However, according to Payne, Debbie Shick, David’s mother, called him and said she did not want Block Party canceled because of his death. Payne said that, instead, Mrs. Shick said that David had said the Block Party brought people together. “She said that after a tough semester, we should bring people together,” Payne said. Shick’s parents wrote a letter to The Hoya saying that they did not want to see the event canceled.

In addition, other residents and commissioners, including members of the Burleith Citizens’ Association, complained that Block Party would create a spillover of rowdy behavior in the neighborhood.

In an e-mail to the student body, the organizers, Owens, Thom Devlin (MSB ’00) and Bryan Spoon (COL ’00) cautioned students about behavior at Block Party. All students and community members are invited to attend; however, only those 21 and older with a valid government-issued ID can drink. “As you enjoy this semester’s Block Party, please act responsibly and respectfully. All of our actions will have direct consequences for the future of this amazing event,” the organizers wrote in a letter to the student body.

At the meeting, the student organizers, their lawyer, Paul Pascal, ANC Commissioner Art Schultz and Payne testified about the event and answered questions from members of the board, ranging from the way event-goers get in to the role of alcohol at the event.

Schultz said he explained to the ABC board that the event was well-run, for charity and a tradition. In addition, he pointed out that the ANC approved the event, a fact that he believes the ABC gave great weight. “I think the ABC board decided [in favor of the Block Party] because they were convinced that the organizers had done a good job and that there would be no underage drinking,” he said.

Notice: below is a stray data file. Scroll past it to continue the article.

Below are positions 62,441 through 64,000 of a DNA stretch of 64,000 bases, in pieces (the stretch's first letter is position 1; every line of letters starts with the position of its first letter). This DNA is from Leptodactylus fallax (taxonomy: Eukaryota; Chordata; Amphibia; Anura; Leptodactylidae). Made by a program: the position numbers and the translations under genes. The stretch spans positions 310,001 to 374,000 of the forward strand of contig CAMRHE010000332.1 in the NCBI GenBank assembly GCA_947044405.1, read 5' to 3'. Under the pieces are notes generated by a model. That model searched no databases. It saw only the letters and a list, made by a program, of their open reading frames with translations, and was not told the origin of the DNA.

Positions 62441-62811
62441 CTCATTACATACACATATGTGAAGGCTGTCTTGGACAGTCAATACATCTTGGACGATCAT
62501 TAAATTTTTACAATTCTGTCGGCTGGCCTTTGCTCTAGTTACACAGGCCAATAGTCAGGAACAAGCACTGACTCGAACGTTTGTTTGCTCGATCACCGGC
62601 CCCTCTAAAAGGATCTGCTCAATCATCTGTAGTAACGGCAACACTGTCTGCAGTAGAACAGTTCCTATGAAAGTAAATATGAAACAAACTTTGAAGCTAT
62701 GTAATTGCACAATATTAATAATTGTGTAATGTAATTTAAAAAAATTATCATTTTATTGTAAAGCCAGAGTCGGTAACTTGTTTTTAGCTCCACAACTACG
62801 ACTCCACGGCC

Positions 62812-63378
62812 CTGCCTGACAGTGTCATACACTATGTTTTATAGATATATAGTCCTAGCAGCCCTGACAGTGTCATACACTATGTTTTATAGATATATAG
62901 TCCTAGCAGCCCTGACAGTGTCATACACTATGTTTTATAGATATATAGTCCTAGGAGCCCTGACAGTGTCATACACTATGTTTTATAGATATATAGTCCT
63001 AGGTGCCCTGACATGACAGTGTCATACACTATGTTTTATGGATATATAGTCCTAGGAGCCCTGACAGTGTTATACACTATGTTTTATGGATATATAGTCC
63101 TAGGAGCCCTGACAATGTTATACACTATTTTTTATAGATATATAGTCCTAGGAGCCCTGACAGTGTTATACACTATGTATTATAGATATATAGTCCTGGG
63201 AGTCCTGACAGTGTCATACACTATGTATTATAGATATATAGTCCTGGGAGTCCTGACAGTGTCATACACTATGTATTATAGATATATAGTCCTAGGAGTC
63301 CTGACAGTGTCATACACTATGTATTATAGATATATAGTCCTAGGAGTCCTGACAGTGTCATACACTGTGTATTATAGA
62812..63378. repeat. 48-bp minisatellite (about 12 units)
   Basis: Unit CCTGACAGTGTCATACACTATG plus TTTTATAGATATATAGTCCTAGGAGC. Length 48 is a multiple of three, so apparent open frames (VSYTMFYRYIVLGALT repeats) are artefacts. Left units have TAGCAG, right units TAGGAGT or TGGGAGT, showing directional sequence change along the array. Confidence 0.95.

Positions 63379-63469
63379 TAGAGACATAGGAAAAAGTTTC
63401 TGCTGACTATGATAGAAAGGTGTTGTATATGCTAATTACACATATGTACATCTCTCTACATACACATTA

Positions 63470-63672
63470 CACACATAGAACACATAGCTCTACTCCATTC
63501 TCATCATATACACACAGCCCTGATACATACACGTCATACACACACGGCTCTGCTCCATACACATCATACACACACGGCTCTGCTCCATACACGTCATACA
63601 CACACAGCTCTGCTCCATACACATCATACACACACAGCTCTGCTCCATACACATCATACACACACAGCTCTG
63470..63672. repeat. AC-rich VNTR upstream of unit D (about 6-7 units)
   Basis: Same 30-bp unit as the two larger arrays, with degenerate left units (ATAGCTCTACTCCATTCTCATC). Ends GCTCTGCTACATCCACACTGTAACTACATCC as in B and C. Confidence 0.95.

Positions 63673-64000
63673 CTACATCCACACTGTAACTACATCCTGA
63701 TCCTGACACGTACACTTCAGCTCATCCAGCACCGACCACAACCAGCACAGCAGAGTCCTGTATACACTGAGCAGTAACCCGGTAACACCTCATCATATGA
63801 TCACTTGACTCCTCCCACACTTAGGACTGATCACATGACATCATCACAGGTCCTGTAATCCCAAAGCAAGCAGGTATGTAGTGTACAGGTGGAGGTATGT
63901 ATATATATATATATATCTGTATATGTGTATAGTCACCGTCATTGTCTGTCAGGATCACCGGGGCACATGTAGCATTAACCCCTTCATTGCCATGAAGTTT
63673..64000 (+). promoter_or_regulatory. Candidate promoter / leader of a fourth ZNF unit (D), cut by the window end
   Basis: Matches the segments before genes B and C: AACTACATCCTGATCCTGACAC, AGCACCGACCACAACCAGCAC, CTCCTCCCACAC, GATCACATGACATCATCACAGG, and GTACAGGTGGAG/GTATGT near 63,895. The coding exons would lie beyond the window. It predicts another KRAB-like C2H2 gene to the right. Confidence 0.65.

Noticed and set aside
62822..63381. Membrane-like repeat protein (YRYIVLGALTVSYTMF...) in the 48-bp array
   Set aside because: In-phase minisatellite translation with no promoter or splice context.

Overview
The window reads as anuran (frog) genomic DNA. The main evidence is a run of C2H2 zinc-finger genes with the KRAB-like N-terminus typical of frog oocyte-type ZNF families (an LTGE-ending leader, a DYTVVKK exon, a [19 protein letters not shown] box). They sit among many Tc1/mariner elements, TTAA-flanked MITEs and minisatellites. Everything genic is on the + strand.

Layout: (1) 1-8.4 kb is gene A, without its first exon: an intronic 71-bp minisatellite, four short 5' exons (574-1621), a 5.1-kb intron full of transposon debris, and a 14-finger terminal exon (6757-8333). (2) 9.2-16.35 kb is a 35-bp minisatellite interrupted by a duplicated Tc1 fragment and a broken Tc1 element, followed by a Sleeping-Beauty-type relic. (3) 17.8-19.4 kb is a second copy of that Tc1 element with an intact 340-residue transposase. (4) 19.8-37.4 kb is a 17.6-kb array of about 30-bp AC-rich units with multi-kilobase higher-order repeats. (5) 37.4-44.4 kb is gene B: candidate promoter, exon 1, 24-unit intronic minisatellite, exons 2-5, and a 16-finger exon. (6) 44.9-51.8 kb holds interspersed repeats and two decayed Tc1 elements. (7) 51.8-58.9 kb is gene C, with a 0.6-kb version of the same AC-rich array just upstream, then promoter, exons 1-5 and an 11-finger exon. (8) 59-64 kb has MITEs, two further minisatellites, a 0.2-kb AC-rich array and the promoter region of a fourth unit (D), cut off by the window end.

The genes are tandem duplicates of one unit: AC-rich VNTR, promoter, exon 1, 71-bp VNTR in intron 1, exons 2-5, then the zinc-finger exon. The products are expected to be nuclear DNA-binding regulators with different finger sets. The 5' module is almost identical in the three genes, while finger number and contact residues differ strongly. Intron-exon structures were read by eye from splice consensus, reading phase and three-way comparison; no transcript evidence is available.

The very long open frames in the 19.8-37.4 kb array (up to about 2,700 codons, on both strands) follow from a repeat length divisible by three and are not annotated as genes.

Schultz is part of a Georgetown community task force working to curb underage drinking and excessive alcohol consumption through actions like lobbying for more non-alcohol events on campus and changing the fake-ID law to allow citations for using false identification to get into a bar, not just to buy alcohol.

While the $10 admission at the Block Party will allow those 21 and older to have two 12-ounce cups of beer instead of the traditional three 16-ounce ones, those of age can buy additional cups at one dollar apiece. Owens said that there will be free soda and water as well as Domino’s Pizza for sale at Block Party. Block Party will also offer a variety of musical entertainment. The Sugar’s Band will play at 1:30 p.m., Regan at 3 p.m. and Mudcat Jones at 4:30 p.m. In addition, WGTB will spin tunes before, during and after the bands’ sets. Charities receiving the Block Party profits include Sursum Corda, It’s For The Kids, Campaign Georgetown, Habitat for Humanity, Hyde Elementary PTA, Holy Trinity Elementary School and Christ House, a soup kitchen.

“It’s been a lot of hard work and we’re excited it’s happening,” Owens said.

Related Links

Block Party License Denied (4/18)

ANC Approves Block Party (3/15) University Withdraws Support for Block Party (2/29)